Can "Et cetera" make a separate sentence?


Will it be legitimate to say something like "We did nothing much this evening. John drank beer. Bob and I played cards. Et cetera."


Posted 2016-12-17T11:35:27.663

Reputation: 1 393



Rules are social prescriptions, not products of physical law. And they're often made up out of "whole cloth"/thin air by people with not much imagination but a very real desire for social power. The trick is to obey the rules if you'd rather not pay any social cost there might be for not doing so. But make your own choices otherwise.

The short answer is: yes, you can make it into its own sentence. Done that way it's considered informal, but because it's perfectly understandable, it's legitimate. Just like the breaking of other similar "don't" rules.


Posted 2016-12-17T11:35:27.663

Reputation: 2 241


Et cetera (commonly abbreviated to etc.) is used at the end of a list to denote that it can continue but you chose to leave it there, possibly because it would be too tedious to continue the list, or it would be boring for the person hearing or reading it. (See this webpage)

So therefore et cetera would not form a sentence or be at the beginning of the sentence and the correct way of writing your passage would be

We did nothing much this evening. John drank beer, Bob and I played cards, et cetera.

using commas to form the list, and the passage would more commonly be written in the form of

We did nothing much this evening. John drank beer, Bob and I played cards, etc.

Chris Rogers

Posted 2016-12-17T11:35:27.663

Reputation: 1 621

1It is perfectly common for Et cetera to form a sentence. – Jim Reynolds – 2017-01-09T06:05:13.433

@JimReynolds I beg to differ on that statement but would hold my hands up if proved wrong. Can you give any examples? – Chris Rogers – 2017-01-09T08:07:47.043

See my answer and get your hands ready, Chris! :-) – Jim Reynolds – 2017-01-09T08:30:36.030

@JimReynolds - Oh yes! Holding my hands up and standing corrected. :-) – Chris Rogers – 2017-01-09T08:37:40.617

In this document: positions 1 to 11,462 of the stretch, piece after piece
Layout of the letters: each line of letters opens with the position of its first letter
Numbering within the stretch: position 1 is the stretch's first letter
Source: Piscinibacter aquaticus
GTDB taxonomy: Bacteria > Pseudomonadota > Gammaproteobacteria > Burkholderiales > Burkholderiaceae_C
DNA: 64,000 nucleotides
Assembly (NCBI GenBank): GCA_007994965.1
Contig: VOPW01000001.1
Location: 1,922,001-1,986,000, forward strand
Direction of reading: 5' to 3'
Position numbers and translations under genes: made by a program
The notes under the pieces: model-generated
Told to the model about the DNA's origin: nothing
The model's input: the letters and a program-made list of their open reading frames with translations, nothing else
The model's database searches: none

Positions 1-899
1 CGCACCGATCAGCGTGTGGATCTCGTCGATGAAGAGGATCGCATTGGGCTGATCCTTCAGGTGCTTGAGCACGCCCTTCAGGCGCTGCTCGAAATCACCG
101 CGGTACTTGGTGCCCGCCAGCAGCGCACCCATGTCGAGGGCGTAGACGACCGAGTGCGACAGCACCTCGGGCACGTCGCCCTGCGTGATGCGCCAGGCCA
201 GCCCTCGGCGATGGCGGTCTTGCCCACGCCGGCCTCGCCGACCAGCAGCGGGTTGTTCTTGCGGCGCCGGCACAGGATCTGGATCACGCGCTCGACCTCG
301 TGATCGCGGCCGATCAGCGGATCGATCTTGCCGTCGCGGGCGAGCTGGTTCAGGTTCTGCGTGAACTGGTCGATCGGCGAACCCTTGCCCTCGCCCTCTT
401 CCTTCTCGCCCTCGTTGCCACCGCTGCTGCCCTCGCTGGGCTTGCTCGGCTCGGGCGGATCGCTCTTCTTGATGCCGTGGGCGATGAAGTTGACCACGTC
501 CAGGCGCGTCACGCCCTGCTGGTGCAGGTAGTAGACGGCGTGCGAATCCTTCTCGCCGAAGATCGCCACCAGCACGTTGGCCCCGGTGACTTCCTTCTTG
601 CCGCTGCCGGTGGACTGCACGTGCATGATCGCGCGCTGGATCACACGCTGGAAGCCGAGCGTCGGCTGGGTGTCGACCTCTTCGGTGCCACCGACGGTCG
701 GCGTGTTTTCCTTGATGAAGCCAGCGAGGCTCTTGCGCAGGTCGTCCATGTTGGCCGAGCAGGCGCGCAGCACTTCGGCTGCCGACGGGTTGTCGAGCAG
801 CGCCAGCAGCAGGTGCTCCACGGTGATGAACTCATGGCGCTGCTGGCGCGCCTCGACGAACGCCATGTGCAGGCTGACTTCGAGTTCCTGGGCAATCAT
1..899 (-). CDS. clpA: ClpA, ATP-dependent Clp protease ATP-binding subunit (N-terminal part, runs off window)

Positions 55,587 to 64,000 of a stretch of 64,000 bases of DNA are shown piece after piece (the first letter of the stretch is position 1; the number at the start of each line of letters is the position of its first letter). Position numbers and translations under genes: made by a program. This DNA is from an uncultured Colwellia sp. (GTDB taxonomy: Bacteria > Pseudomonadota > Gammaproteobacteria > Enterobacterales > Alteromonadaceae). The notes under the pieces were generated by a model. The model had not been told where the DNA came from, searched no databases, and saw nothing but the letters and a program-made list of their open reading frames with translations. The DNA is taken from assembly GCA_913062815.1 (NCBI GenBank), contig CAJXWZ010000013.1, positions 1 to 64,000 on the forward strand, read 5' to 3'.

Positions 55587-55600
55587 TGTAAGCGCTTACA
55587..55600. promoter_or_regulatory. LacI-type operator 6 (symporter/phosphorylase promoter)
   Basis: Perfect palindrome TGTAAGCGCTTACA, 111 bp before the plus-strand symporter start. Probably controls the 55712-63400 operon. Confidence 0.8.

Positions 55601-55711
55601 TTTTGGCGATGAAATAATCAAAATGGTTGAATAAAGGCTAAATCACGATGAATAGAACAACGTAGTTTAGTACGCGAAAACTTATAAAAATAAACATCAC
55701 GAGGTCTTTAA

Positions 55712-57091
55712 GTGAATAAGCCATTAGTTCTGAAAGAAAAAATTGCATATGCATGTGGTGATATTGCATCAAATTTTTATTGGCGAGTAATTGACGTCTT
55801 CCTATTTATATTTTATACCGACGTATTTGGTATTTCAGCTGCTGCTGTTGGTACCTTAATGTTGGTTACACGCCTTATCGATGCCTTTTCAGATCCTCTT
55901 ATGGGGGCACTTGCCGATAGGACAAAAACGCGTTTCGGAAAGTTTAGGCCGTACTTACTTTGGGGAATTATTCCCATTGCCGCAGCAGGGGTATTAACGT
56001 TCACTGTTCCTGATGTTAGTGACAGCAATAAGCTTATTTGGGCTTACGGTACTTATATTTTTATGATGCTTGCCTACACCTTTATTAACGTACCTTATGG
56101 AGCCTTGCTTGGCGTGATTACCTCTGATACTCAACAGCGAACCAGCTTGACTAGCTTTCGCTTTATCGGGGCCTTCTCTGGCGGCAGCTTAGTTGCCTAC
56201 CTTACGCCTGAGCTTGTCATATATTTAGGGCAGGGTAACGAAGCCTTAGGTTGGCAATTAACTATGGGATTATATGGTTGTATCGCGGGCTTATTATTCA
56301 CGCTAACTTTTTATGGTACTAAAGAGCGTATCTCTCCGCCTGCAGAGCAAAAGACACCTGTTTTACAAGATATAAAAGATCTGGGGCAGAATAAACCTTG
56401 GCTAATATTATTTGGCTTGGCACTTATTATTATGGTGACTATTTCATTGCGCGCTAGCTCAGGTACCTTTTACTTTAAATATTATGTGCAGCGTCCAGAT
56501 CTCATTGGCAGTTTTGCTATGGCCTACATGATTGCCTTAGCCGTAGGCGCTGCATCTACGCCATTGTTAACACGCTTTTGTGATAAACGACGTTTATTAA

While et cetera most commonly appears appended to a list and follows a comma, it can indeed form a sentence.

This occurs more often in transcriptions of speech and in genres such as fiction, but is not necessarily informal nor is its use restricted to speech.

From a work of fiction published in a recognized literary magazine (House is personified here):

House also fell in love with its neighbor. It knew love was usually built of commonality. The stoic romance of wartime construction made the most sense to others of similar build. Row houses had shared interests, like walls or French drains. Et cetera. House had other reasons.

Source information:

Date 2015
Publication information May/Jun2015, Vol. 128 Issue 5/6, p49-54. 6p.
Title Today's Smarthouse in Love.
Author Pinsker, Sarah
Source FIC: Fantasy & Science Fiction

Additional examples:

Somehow she thinks I think she's ashamed of me. My job. My mother was a waitress. Et cetera. "What's wrong with you?" she says.

Source information:

Date 2013
Publication information Summer2013, Vol. 121 Issue 3, p331-342. 12p.
Source FIC: Sewanee Review

Nice shoulders call for a boat neck. Gorgeous legs? "Play on that," she urges. Nice hands? Rings. Nice jaw? Earrings. Et cetera.

Source information:

Date 2007 (20070422)
Publication information STYLE; Pg. F6
Title DESIGNING WOMAN; ; Moving from muse to main attraction;
Author Carolyne Zinko, Chronicle Staff Writer
Source NEWS: San Francisco Chronicle

But Forbes has become the indisputable second. He is the choice of 17%, a sizable step up from the 4% who picked him before. As for the rest of the G.O.P. field, every one of them is still an et cetera. Phil Gramm 9%, Pat Buchanan 6%, Lamar Alexander 3%. Et cetera. More than a third of Forbes' current supporters in the poll preferred Dole last November.

Source information:

Date 1996 (19960212)
Source MAG: TIME

His attorney, for instance, will say he hasn't broken the law since he got out of prison except for jumping the parole. Hasn't changed his name here in Washington. Hasn't gotten a different Social Security number. And he's been a model citizen. Et cetera. But what gets lost here in situations like this, I think, is the families of the victims.

Source information:

Date 1992 (19920220)
Publication information STYLE
Title Lives Of the Killer Preacher;
Author Paul Hendrickson, Washington Post Staff Writer
Source NEWS: Washington Post

What does that mean to you, Peggy? NOONAN# What it means to me is that he does not want to talk about ObamaCare. It is widely assumed that in 2014, the bad news of ObamaCare, the dislocations, the lost coverage, the price hikes, the premium hikes, etc. Etc. That all of this will continue.